Labor Day, recognition of those who labor

More commonly known now as the end of the summer hurrah. Locally in the Valley it is the spotlight for the Fort Bridger Rendezvous, which has drawn people from around the nation and has also been filmed by the BBC of England and firms in Germany. Probably, even more, of which I am not aware. Sometimes the helicopters of the television news stations in Salt Lake City have been spotted flying about the fort grounds and then the footage is shown later on their news programs.

Also for the western crowd and those who ‘Cowboy Up,’ it serves as the backdrop of Evanston Rodeo Days, which is billed as the ‘Biggest Little Rodeo in the West.’ The rodeos are PRCA rodeos and the event will also feature skydivers, parade, dance, junior roughstock and bull riding and more.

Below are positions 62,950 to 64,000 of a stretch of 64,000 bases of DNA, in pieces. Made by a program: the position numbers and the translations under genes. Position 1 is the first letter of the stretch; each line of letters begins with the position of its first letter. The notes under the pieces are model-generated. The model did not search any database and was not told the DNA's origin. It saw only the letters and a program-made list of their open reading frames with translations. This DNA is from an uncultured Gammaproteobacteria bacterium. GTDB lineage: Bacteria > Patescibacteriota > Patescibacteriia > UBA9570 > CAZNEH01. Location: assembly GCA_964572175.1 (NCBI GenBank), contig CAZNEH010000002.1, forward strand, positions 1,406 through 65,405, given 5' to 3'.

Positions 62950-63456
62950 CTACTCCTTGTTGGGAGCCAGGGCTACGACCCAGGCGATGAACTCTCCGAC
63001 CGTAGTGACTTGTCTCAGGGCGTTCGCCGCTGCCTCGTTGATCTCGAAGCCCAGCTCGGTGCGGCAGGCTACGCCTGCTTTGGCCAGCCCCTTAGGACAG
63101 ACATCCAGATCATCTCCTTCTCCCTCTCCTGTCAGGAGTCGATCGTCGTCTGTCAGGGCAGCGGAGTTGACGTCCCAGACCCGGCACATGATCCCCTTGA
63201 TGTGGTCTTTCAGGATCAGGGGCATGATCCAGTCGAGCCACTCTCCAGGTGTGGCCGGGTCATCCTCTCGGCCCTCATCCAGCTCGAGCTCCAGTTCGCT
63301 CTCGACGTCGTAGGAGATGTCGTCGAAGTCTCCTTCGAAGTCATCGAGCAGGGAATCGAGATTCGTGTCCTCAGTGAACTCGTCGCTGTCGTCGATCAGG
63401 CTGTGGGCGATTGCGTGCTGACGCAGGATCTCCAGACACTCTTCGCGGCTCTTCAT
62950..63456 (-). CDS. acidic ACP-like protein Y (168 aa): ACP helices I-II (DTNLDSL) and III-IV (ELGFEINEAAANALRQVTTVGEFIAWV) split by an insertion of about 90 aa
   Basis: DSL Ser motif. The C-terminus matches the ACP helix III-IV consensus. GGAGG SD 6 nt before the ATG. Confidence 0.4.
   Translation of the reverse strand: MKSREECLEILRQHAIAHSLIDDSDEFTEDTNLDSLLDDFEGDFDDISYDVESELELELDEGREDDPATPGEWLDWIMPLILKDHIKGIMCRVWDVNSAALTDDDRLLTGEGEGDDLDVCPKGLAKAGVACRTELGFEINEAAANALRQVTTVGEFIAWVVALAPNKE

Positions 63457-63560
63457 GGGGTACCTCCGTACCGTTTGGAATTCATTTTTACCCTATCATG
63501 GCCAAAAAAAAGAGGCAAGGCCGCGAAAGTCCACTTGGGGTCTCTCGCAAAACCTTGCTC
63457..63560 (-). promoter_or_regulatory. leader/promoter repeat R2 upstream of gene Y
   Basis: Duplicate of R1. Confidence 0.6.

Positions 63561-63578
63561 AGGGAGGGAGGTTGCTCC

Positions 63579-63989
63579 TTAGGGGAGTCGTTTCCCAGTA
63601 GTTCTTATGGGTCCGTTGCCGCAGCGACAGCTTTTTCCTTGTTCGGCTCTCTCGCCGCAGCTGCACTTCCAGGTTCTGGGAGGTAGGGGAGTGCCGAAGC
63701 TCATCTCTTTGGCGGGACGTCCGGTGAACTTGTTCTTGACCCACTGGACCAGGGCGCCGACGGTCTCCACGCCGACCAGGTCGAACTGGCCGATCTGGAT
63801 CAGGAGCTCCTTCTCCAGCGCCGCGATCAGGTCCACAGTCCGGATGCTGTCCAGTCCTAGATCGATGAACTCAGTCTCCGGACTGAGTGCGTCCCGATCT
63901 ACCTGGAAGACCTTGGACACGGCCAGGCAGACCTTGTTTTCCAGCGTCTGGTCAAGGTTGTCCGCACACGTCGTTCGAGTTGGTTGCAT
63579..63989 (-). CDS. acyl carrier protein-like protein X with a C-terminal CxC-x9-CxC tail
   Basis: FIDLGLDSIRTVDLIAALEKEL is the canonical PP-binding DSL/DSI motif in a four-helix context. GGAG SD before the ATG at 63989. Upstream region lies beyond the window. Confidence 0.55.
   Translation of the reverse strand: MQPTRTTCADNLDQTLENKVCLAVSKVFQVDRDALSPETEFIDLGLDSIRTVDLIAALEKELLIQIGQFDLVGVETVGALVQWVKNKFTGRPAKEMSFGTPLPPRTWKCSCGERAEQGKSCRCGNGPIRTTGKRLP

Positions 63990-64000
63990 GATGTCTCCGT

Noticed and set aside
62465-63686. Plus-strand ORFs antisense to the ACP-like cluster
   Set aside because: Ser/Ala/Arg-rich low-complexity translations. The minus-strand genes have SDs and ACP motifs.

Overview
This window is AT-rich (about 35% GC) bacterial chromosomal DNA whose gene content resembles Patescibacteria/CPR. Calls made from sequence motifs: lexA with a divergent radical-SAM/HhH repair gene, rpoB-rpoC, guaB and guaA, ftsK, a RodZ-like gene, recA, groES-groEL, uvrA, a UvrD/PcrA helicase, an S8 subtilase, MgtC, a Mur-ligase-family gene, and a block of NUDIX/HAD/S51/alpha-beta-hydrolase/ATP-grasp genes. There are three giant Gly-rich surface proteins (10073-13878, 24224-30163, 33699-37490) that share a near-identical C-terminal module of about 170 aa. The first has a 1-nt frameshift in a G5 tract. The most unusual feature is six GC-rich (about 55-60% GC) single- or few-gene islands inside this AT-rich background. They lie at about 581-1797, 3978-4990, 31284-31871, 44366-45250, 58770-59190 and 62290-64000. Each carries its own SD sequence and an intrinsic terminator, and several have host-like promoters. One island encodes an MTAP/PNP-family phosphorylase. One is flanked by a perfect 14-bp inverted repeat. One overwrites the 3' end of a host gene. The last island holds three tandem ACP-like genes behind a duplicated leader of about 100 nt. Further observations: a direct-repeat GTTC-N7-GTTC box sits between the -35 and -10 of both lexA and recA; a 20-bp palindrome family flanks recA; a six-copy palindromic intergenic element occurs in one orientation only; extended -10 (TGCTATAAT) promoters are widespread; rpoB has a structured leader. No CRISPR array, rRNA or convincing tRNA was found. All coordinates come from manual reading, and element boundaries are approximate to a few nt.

Labor Day was created by the labor movement in the late 19th century and became a federal holiday in 1894. The move was on by 1884, the union had selected the first Monday in September as the official holiday and were urging unions in other cities to celebrate a “workingmen's holiday” on that date.

Labor Day falls on the first Monday in September. It was instituted as a federal holiday under President Grover Cleveland after a failed attempt to break up a railroad strike. It came about directly after Cleveland rallied 14,000 US Marshals to bust the Pullman Strike, one of the biggest of the era, left dozens of workers dead, and was desperate for a pro-labor diversion.

Labor Day was born on the backs of these conditions, and America was better for the changes.